Monday, April 1, 2019


Samanseidhu seerthookkumkol pol amaindhorupaal kodamai saanrorukkani - Tirukkural

Like the needle of a balance, the wise should be impartial in judgment - Loose translation

The thing about Tiru is that he expects the impossible from people. Well, in this case he probably is right to expect the impossible. After all, to expect wisdom from an outright irrational species like humans IS to expect miracles.

There was some chap whom I read recently who sort of claimed that objectivity is impossible for humans - or did he go so far as to say that it was not even desirable? Yet, THAT is precisely what Tiru says is the hallmark of wisdom. That a wise man assesses things impartially without regard to his own biases.

The problem, though, with people like that chap is that they tend to mix up things. I mean, yeah, it is sort of impossible for you to disregard all your biases in setting up the standards for assessment. Like, given two courses of action, one of which would decimate the human population but would be greatly to the benefit of cockroaches, and the other that would benefit humanity at the cost of our unwelcome multi-legged house-guests, a human being is bound to be unable to see that the Universe could well be better off with more roaches than more humans. THAT, though, is a bias inherent in setting up desirable GOALS based on which you intend assessing options.

Bias in setting up the yardsticks based on which you evaluate different courses of action is, probably, impossible to eliminate. So, yes, someone may feel that losing Freedom of Expression in pursuit of a Society aligned with the morality of the past is worthwhile; someone else may feel that the morality of the past needs to be modified to suit the present; and a third person may see FOE as a prime constituent of any morality.

Your personal belief system could well be the reason for a bias in determining the desirability and priority of goals. THAT is a given and that is not even due to the irrationality of the species. It is precisely those differences in individual value systems which make humanity so creative though, yes, the creativity can sometimes be cruel.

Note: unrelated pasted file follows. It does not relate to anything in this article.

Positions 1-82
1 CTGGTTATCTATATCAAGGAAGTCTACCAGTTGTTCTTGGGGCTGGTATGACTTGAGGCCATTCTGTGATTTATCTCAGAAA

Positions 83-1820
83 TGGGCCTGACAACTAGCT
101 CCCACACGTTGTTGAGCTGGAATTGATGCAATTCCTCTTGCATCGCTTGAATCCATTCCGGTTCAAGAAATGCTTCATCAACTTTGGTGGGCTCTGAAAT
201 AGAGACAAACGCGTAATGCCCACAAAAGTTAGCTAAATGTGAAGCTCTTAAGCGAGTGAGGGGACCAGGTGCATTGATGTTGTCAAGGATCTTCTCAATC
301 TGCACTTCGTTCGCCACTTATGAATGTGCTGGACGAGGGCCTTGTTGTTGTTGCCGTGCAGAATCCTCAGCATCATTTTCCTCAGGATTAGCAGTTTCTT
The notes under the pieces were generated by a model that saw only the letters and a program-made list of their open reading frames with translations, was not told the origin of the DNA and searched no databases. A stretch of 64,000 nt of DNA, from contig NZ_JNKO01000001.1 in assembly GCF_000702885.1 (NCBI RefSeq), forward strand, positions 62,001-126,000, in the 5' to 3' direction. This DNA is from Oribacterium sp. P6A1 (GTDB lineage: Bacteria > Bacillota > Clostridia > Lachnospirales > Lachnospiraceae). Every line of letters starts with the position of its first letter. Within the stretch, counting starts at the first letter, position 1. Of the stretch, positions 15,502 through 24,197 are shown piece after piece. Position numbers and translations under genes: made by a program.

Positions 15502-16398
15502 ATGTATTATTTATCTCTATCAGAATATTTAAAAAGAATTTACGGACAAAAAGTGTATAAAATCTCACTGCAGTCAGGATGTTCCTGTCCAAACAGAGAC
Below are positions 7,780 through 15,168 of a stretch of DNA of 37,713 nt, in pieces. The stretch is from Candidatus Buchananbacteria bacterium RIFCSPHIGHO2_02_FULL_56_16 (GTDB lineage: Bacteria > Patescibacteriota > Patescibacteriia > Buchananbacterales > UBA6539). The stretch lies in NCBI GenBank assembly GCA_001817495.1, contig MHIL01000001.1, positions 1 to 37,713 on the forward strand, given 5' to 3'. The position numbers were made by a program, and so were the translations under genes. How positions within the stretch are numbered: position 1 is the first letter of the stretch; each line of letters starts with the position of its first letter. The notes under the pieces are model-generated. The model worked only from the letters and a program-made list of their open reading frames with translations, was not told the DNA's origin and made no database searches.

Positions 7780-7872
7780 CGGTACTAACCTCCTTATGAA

But to confuse bias in setting yardsticks  and bias in assessing options even by your own yardsticks, and to consider the latter impossible or undesirable to aspire for - that is stupidity. I mean, it is one thing to say that a course of action is incorrect because it sacrifices right to property in pursuit of economic growth (when the other may feel it is worth it because such is HIS yardstick). It is quite another to say that the course of action is incorrect merely because so-and-so proposes it without even bothering to assess it by your own yardsticks OR despite the fact that it serves the purpose for a goal that you yourself find desirable. THAT is not even worth calling a biased analysis, it is just knee-jerk reaction.

The Tiru-style wise man would probably go a step further in his impartiality. He would say, 'I assess it this way BECAUSE my yardsticks are such. Others may see the priorities differently and, for them, this would seem a good option.' But, then, as I have often said, Tiru is possibly dated. AND, of course, he was setting up a standard to shoot for, a standard which people could aspire to reach even if there were none who had actually reached it.

But, then, 'Nobody can be like that' was probably not a statement which excused people from not even trying to reach those standards in his day. Thank God we live in more lax days. It would be SO difficult to outrage on Social Media otherwise!

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